Scope of Practice in Massage Therapy

scope of practiceScope of practice is a term used by licensing bodies to outline what is and is not permissible for certain kinds of professionals. A physical therapist’s scope of practice includes therapeutic exercise, but not prescribing psychiatric drugs. That would be within the scope of practice for a psychiatrist, though.

Scopes of practice may include some overlap from one profession to another. Physical therapy assistants can provide massage therapy (although they generally don’t want to; it’s a lot of work!). Physicians and Nurse Practitioners can both diagnose illnesses.

But it gets more confusing than that: because massage therapy is licensed by different agencies from state to state, massage therapists in different states may also have different scopes of practice. The basics are the same everywhere: we work with soft tissue by rubbing, rolling, kneading, compressing, and all that jazz. We can use basic tools like heat and cold. We can use a variety of lubricants, and water. So if that’s what everybody can do, what are the sticky issues, those practices that are in the scope of practice of some massage therapists and not others? Here are four examples that aren’t always the same across the board:

Intra-oral massage

What’s intra-oral massage? It’s massage inside of the mouth. It’s performed with medical-grade gloves on, and used for people with jaw and facial pain. While massage therapy is generally limited to external work, many states permit massage therapists to perform intra-oral work as well. Some require special training (which you’ll want even if it’s not required; why risk messing up somebody’s mouth?), some require a prescription of a physician or dentist, and some places nix the practice altogether.

Breast massage

While working on the pectoral muscles is a part of massage everywhere, there can also be benefits to working directly on breast tissue, especially for women who are pregnant or lactating, or who have had breast surgery, whether medical or cosmetic. That being said, breasts are a controversial body part, and many states are quick to rule the area out of bounds. Special training is required by some states. In nearly all states, massage therapists are required to get the explicit permission of the clients before working on breast tissue (a good idea no matter what your treatment plan is!). In some states where massage therapists are not permitted to directly touch breast tissue, there may be legal alternatives, such as showing the client how to massage their own breasts during the session, or working hand-over-hand with the client.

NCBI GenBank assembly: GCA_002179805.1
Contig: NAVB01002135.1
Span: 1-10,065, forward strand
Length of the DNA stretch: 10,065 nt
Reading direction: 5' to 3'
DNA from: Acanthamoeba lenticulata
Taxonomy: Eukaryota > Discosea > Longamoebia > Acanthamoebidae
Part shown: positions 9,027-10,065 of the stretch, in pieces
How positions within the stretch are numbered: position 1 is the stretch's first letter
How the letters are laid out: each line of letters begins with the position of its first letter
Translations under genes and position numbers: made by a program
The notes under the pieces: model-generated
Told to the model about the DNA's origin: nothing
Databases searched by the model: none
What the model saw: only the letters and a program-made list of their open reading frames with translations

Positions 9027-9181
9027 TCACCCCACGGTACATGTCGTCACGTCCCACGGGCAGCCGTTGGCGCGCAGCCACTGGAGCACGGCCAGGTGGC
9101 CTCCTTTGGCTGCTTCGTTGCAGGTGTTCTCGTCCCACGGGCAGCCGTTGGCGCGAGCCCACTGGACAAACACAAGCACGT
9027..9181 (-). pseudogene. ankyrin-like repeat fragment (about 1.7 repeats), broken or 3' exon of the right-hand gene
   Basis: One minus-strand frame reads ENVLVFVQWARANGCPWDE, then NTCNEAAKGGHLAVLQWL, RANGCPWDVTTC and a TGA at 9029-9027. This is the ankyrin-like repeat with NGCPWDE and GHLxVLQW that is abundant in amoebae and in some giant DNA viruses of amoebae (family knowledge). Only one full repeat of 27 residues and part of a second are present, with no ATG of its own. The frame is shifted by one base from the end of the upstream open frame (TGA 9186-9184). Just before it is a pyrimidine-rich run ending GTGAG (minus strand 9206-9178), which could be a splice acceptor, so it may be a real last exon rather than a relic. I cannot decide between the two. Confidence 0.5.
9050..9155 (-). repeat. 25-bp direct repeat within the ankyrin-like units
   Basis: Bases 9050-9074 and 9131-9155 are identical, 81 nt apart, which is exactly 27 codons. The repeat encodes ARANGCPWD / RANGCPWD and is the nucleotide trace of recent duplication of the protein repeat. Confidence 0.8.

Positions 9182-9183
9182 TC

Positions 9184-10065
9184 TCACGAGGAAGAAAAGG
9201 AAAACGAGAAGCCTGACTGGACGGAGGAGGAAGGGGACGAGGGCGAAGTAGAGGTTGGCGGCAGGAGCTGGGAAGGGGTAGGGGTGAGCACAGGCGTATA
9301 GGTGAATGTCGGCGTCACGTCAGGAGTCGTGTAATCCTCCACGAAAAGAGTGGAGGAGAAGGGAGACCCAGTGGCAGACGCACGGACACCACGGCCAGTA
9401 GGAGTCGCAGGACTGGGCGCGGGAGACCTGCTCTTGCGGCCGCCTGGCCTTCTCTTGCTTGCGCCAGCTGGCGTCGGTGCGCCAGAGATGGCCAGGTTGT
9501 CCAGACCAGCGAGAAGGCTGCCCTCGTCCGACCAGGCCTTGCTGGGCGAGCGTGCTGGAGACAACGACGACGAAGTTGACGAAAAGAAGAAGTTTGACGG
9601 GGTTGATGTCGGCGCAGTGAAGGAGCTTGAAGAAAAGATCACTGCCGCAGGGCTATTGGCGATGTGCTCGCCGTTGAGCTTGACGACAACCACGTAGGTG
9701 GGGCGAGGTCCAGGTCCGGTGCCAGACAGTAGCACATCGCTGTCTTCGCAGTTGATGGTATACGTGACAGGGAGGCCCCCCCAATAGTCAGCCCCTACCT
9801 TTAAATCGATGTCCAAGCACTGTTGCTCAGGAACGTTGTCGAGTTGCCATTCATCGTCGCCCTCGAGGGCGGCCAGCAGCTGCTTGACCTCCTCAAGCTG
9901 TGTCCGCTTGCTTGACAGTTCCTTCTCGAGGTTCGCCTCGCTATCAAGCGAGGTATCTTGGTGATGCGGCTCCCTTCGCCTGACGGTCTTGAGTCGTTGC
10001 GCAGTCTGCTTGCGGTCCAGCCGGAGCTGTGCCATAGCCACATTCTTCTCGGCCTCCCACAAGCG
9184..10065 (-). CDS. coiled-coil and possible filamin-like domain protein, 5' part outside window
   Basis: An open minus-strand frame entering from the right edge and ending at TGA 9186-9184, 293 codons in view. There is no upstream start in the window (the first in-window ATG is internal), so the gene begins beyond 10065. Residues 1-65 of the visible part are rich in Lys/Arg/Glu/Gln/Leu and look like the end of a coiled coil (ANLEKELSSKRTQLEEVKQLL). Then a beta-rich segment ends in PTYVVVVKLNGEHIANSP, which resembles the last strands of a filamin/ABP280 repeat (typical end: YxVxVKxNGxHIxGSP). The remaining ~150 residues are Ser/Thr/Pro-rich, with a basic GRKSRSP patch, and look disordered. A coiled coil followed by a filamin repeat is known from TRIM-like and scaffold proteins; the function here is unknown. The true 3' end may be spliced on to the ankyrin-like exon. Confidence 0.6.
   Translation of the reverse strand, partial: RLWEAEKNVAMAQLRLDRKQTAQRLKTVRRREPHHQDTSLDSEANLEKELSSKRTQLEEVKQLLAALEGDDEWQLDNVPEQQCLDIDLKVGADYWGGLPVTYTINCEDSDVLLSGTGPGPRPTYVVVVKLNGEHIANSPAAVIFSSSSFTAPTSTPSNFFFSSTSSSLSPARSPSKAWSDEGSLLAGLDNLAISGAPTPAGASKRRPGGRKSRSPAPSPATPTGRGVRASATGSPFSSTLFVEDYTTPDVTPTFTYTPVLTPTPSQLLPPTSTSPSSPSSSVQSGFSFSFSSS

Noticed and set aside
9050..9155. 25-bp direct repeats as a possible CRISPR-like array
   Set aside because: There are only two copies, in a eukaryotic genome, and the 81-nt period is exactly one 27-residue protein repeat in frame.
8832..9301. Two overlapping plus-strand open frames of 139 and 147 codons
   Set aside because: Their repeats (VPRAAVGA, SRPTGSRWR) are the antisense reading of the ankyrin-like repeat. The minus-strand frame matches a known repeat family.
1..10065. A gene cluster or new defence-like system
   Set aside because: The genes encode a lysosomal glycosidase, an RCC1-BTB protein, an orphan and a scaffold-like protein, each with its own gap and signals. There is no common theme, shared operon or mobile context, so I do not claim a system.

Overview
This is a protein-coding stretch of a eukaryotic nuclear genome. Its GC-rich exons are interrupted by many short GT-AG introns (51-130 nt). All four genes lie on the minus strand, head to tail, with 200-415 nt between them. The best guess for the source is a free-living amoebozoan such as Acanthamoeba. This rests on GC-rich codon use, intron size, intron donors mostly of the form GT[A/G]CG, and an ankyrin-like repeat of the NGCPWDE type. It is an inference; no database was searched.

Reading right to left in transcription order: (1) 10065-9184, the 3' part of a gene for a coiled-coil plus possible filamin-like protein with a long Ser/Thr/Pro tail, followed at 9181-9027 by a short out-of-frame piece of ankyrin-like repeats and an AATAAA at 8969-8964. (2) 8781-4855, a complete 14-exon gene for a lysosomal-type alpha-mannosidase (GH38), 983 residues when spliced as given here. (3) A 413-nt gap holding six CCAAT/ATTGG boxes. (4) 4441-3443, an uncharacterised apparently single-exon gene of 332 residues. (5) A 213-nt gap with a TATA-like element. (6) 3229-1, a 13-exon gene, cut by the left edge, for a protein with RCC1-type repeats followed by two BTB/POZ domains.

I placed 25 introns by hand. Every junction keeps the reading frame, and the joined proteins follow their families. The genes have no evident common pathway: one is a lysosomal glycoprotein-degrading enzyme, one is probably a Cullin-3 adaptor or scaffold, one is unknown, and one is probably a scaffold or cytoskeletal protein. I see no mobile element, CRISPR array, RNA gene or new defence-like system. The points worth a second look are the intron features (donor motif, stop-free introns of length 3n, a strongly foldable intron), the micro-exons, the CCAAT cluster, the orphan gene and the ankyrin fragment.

Assessments and tools

Can you measure your clients’ blood pressure? Weigh them? Use a goniometer to measure range of motion? Depending on your location and the kind of massage education you’ve received, answers might range from “Of course!” to “Why would I ever want to do something like that?” to “What the hell is a goniometer?” The sorts of tools and assessments available to massage therapists does vary from state to state. Even if you work in a non-clinical setting, isn’t it nicer to know exactly what you could do, if you so desired?

Spa treatments

Are wraps and scrubs within your scope of practice where you work, or are those the exclusive domain of trained estheticians? Just because you touch skin all day doesn’t mean that you’re automatically granted permission to provide skincare. Knowing the limitations of your scope can help you know where to invest in further training, and where it’s more worthwhile to develop relationships with other sorts of practitioners instead.

A limited scope of practice is not an insult.

Don’t think about it as The Man trying to keep massage therapists down! In reality, it’s a compliment. Surgeons have a certain scope of practice. So do dentists, psychiatrists, and physical therapists. Having a scope of practice means that someone in the healthcare world takes your education and training seriously enough that they want you to focus on what they know you really know how to do.

Being able to accurately articulate your own scope of practice establishes you as someone who is serious, ethical, and believes in the work that they have been trained in. Is it a bit ridiculous how it varies from state to state? Absolutely; politics is always absurd. But even when we reach the utopian ideal of universal licensure, there will still be a line between Okay and Not Okay. There’s so much amazing work to be done inside your scope of practice, why mess with illegal opportunities outside of it?

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